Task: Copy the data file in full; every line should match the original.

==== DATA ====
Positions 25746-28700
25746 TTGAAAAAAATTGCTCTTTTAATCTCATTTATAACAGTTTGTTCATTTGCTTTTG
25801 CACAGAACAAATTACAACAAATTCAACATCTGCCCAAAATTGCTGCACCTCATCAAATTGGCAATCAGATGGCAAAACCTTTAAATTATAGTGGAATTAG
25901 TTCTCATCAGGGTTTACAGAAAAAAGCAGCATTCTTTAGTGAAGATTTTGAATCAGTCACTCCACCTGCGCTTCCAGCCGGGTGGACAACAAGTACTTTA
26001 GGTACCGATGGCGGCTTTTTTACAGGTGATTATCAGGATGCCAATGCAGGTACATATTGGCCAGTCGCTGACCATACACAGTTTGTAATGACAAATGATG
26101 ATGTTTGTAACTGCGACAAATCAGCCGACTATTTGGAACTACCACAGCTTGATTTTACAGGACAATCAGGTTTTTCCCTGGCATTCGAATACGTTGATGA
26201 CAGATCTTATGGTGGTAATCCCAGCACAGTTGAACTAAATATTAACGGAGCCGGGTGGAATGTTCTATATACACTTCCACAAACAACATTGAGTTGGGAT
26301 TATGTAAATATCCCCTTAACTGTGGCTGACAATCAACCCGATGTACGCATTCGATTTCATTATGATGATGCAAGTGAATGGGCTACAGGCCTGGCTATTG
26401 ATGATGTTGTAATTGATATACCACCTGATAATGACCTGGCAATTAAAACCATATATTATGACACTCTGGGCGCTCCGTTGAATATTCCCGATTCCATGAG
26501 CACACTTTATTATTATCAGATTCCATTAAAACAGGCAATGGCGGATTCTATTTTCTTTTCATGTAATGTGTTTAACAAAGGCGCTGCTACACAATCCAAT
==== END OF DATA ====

Positions 25746-28700
25746 TTGAAAAAAATTGCTCTTTTAATCTCATTTATAACAGTTTGTTCATTTGCTTTTG
25801 CACAGAACAAATTACAACAAATTCAACATCTGCCCAAAATTGCTGCACCTCATCAAATTGGCAATCAGATGGCAAAACCTTTAAATTATAGTGGAATTAG
25901 TTCTCATCAGGGTTTACAGAAAAAAGCAGCATTCTTTAGTGAAGATTTTGAATCAGTCACTCCACCTGCGCTTCCAGCCGGGTGGACAACAAGTACTTTA
26001 GGTACCGATGGCGGCTTTTTTACAGGTGATTATCAGGATGCCAATGCAGGTACATATTGGCCAGTCGCTGACCATACACAGTTTGTAATGACAAATGATG
26101 ATGTTTGTAACTGCGACAAATCAGCCGACTATTTGGAACTACCACAGCTTGATTTTACAGGACAATCAGGTTTTTCCCTGGCATTCGAATACGTTGATGA
26201 CAGATCTTATGGTGGTAATCCCAGCACAGTTGAACTAAATATTAACGGAGCCGGGTGGAATGTTCTATATACACTTCCACAAACAACATTGAGTTGGGAT
26301 TATGTAAATATCCCCTTAACTGTGGCTGACAATCAACCCGATGTACGCATTCGATTTCATTATGATGATGCAAGTGAATGGGCTACAGGCCTGGCTATTG
26401 ATGATGTTGTAATTGATATACCACCTGATAATGACCTGGCAATTAAAACCATATATTATGACACTCTGGGCGCTCCGTTGAATATTCCCGATTCCATGAG
26501 CACACTTTATTATTATCAGATTCCATTAAAACAGGCAATGGCGGATTCTATTTTCTTTTCATGTAATGTGTTTAACAAAGGCGCTGCTACACAATCCAAT